J: Challenge: Worrying about what other people think or say about your age gap or what you assume they think or say.

Resolution: Realize that whether they’re talking about you or not, your relationship is between you and your partner. And if you do encounter objections, take them on together. Don’t go it alone.

Challenge: Getting over preconceived notions about generations (e.g., Gen X versus Millennials).

Resolution: Set aside labels. Ask rather than assume. See yourselves as two adults going through the up-and-down journey that is life.

Challenge: Equating age with experience.

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A post shared by Jenny Jamora (@j2jamora)

Resolution: Though I’ve lived on this Earth 15 more years than Brian, I had to ask myself “What do I really know?” I realized that 15 more years of living was also 15 more years of developing bad habits and unhelpful patterns of thinking. So I needed to unlearn a lot and learn from Brian, and now we learn new things together. Also, remember that wisdom is not age-dependent. For Brian and I, each of us has gained wisdom in various aspects of life, so I allow myself to listen to his wisdom many a time, and he listens to me, too.

B: I would like to think that we go through the same challenges as any other relationship. You put two unique individuals together and something’s going to come up. In spite of them having mutual admiration for each other, there are adjustments that each has to make for the relationship to work out.

What is the secret of your lasting relationship?

J: Self-awareness and honesty. Prayers, too. 

B: Openness to communication, meaning mastering the art of listening. I mean, truly listening. Like in any form of relationship, that’s the key. And it’s a continuous process of learning and unlearning.

* * *

Marie Jamora And Jason Mclagan

My youngest sister Marie, a director, producer and musician whose award-winning films include Ang Nawawala, Flip the Record and Harana, is now a member of the Directors Guild of America, adjunct faculty of the American Film Institute, and directed episodes of American TV series like Queen Sugar (on Oprah’s network), Grease: Rise of the Pink Ladies and the Fantasy Island reboot. She met her husband, Jason McLagan, when Ang Nawawala was screened at the Slamdance film festival in the United States.

Jason is also an award-winning director, producer and animator who directed and animated the stop-motion sequences for Lego: The Build Zone, a hit web series on Lego’s official YouTube channel and Other career highlights include his short film An Elegy for Eden, Unilever Philippines’ documentary short Portraits, episodes of New York Fashion Week for Maybelline Philippines, and cinematography for Netflix’s Making a Murderer, Showtime’s The Death of Superman Lives: What Happened? and the award-winning documentary Mixed Match.

On the beach: Directors Marie Jamora and Jason McLagan—whose age gap is 10 years—with daughter Harana Photo by JACK JARILLA

Marie and Jason have been together for 10 years, founded Cinema Sala, a screening and workshop series that showcases Filipinx artists in film, got married in 2018, and now have a three-year-old daughter named Harana. Their age gap is 10 years.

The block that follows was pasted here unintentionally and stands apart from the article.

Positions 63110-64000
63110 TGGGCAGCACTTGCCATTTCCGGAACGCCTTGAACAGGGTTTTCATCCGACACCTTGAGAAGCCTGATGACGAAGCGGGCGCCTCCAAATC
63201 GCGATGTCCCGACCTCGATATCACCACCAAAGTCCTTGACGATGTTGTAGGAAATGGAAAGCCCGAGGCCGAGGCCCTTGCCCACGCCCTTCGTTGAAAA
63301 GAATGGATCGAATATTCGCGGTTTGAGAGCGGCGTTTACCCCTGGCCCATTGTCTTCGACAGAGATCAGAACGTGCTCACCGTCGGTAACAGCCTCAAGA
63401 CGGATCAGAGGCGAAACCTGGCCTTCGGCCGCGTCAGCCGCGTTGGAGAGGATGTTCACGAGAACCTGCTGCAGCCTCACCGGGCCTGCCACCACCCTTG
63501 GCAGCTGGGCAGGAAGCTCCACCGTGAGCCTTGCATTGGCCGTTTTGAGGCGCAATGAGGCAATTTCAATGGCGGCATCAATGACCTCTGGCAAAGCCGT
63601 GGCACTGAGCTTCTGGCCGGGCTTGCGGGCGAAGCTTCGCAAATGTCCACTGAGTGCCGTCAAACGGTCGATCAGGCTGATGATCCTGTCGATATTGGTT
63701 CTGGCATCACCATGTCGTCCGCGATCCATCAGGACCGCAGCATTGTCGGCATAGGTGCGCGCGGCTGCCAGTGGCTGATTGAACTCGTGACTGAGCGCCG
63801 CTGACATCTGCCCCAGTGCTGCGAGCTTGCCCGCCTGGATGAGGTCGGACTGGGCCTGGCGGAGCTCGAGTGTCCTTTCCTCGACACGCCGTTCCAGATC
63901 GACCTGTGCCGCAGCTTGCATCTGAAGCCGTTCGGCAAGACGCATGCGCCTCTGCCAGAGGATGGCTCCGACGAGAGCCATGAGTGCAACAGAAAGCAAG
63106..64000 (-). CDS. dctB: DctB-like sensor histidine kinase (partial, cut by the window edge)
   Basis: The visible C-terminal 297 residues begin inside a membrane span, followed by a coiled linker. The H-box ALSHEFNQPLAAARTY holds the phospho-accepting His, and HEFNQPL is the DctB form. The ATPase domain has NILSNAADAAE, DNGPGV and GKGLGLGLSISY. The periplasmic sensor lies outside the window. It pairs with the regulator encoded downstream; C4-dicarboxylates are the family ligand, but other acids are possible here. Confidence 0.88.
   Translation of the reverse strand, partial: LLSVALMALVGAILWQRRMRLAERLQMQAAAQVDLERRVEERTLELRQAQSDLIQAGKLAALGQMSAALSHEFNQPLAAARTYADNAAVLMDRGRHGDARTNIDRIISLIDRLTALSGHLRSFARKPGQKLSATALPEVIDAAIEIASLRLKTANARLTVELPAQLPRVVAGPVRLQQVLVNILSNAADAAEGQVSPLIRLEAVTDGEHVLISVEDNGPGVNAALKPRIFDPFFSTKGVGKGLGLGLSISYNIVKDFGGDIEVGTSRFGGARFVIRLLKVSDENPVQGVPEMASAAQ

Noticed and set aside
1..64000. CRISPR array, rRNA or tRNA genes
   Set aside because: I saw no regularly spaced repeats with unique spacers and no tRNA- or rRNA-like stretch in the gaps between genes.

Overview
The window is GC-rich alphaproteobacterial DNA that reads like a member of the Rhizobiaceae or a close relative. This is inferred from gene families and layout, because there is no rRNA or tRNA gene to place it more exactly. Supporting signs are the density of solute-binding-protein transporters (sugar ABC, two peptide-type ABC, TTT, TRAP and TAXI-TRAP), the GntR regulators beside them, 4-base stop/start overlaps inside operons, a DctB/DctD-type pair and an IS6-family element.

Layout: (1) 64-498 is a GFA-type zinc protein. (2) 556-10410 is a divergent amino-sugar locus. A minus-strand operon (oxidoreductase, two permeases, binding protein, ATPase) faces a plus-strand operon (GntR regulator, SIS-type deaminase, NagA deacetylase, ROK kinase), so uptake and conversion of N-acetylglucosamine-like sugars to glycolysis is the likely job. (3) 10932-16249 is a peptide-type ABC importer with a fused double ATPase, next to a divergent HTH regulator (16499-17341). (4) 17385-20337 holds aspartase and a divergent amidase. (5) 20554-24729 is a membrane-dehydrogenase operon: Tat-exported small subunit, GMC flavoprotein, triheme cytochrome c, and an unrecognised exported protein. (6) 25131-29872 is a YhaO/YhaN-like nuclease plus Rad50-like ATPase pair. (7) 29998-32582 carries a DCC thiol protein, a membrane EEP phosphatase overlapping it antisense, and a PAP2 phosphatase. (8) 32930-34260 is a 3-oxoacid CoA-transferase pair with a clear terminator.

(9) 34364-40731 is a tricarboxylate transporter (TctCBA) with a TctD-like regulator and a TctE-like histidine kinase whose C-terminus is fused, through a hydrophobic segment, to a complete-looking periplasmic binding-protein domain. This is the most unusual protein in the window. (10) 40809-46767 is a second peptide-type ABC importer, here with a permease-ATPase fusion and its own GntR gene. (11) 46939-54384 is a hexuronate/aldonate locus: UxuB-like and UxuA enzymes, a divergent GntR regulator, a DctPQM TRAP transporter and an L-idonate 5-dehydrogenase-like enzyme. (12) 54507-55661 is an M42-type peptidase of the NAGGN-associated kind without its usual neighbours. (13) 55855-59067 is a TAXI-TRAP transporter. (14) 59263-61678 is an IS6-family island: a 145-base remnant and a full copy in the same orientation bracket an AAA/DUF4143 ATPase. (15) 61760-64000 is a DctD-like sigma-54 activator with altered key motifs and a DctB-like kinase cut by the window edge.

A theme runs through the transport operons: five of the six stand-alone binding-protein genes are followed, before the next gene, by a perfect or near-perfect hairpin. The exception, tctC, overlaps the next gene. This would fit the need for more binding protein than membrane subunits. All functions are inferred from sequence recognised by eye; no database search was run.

How did you two meet?

We met at a film festival where both our films were in competition.

What was your first impression of him/her?

JASON: I thought she was a badass.

MARIE: I thought he was interesting and intriguing.

What made you fall in love with him/her?

M: It was in the thoughtfulness of his care packages and in the faithfulness of how he would keep in touch every single day. 

J: It was the way she made me laugh, sharing movies and texting gifs together when we were doing long distance. Every time I would get a message from her, I would smile.

How/when did you find out his/her age?

Jason and Marie soon after they became a couple

J: Months into the relationship. I assumed she was older because she made a feature, but didn’t know how much older. Age was never a thing; I never thought about age.

How did you feel about the age gap?

J: It didn’t even cross my mind. Age is a mindset and her mindset is youthful. 

M: Concerned at first, but that went away because he is an old soul. Everyone thinks we’re the same age. 

J: And I’m white, so I look it. (Laughs)

Prior to that, did you ever think you’d be okay dating an older woman/younger man? Why or why not?

J: Never even crossed my mind.

M: I'd dated younger men before. All that matters to me is their maturity level.

What are the challenges in dating someone older/younger?

J: Same challenges in dating anyone. 

M: We were ready for a serious relationship at the same time, so none, really. The only challenge is that the window for having children is smaller.

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A post shared by Marie Jamora (@marie_jamora)

How do you resolve those challenges?

M: No mind games, no passive-aggressive behavior, no secrets, just honesty.

J: We have grown together as effective communicators and can talk through everything. As long as we go to bed at night loving each other and resolving the issues of the day, we wake up and can be better tomorrow.

What is the secret of your lasting relationship?

J: We keep things fresh, have adventures, and travel. We take care of each other. 

M: Quality time together, carving out time for dates, sharing new experiences, never taking anything for granted. We ask each other what we need and if we’re okay. Lastly, we’re from different cultures so we keep learning from each other.

What are the advantages of being in such a relationship? (Older woman, younger man)

M: He has enough youthful energy to catch up with our child.

J: We balance each other out. She introduces me to things I was too young for and I introduce her to things she was too old for, so we widen each other’s interests.